Film Review: The Namesake

An arranged marriage brings together Ashoke (Irrfan Khan) and Ashima (Tabu) leading them from Calcutta to New York to seek fortune. Their story is the set of the clash between the West and East: traditions, cultures, values.

If he is already used to a foreign environment because of his academic studies, she is like a fish out of water. Everything, from weather to food, the American lifestyle and the distance from her family, makes her first encounter with the Big Apple difficult to manage and digest.

But, in their case, love rises and gets stronger day by day. The first child arrives. He is a male and he gets the name of “Gogol”, in honour of Ashoke’s favourite author Nikolaj Gogol. “Gogol” was meant to be a temporary nickname while waiting for the grandmother’s choice – in the Bengali tradition grandparents are the ones supposed to assign names to new members of the family – but it eventually becomes the official one. That name, initially loved, then hated and finally loved again, will accompany this Indian American in his constant and conflicting search for an identity that is neither Indian nor American, but hybrid.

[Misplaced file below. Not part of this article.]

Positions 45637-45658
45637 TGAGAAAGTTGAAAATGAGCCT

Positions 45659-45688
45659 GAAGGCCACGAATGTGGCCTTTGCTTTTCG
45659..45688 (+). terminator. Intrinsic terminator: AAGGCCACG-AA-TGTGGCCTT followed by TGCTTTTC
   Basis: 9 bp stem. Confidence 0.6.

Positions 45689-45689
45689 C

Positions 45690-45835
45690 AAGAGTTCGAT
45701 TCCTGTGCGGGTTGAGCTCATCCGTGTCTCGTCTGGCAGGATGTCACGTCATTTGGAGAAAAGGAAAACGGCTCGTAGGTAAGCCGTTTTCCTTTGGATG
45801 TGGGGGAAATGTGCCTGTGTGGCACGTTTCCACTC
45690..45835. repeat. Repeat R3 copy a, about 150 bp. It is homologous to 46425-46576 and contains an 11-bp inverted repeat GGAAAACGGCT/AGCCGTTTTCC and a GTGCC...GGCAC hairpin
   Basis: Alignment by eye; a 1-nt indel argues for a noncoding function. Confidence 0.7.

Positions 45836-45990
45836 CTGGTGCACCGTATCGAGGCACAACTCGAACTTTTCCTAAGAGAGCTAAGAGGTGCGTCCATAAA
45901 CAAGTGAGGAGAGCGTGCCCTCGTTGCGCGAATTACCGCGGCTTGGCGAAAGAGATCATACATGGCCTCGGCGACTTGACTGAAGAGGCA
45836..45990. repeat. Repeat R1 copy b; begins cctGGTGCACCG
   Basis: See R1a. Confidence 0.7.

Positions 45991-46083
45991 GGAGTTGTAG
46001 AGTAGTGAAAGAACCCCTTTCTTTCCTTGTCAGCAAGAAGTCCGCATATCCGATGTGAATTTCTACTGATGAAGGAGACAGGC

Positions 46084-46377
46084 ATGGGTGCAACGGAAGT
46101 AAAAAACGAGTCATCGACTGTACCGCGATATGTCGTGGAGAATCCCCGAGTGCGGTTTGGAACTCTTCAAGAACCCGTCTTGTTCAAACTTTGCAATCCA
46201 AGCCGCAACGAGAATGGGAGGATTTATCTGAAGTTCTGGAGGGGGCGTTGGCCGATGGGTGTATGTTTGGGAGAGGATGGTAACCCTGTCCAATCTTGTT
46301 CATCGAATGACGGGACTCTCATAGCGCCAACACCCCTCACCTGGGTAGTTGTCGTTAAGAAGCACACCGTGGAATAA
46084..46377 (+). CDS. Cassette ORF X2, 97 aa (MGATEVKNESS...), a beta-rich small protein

The great value of Mira Nair’s movie relies in its ability to shed light on such a delicate and complicated issue that is the question of identity throughout two generations of immigrants. If for Ashoke and Ashima finding their own place is challenging, it is even more arduous for Gogol. Unlike his parents, who start experiencing a foreign country only in adult age and know exactly where they come from, Gogol is lost: his identity, like a jungle, is made of interwined roots.

The tone is always light and familiar. Sometimes comic, sometimes tragic but always clever, this movie is successful in entertaining both the audience exclusively looking for a funny and moving story, and the engaged audience interested in learning more about the issue of identity and the encounter between the Western and the Eastern spheres. The intellectual eye of the critic committed to unearth seeds of biased unbalance trembles along the entire length of the film: sometimes it makes you feel that it is aimed to exalt America and its image of “modernity” and “freedom”, sometimes India and its image of “spirituality” and “wisdom”. But, at the end, it is clear that Mira Nair’s purpose is actually to identify and deconstruct prejudices and common places affecting the perceptions of India and America by finally revealing a powerful message: there is no winner. It is not by neglecting the Indian or the American roots that Gogol finds his way and balance, but by acknowledging and accepting both of them.

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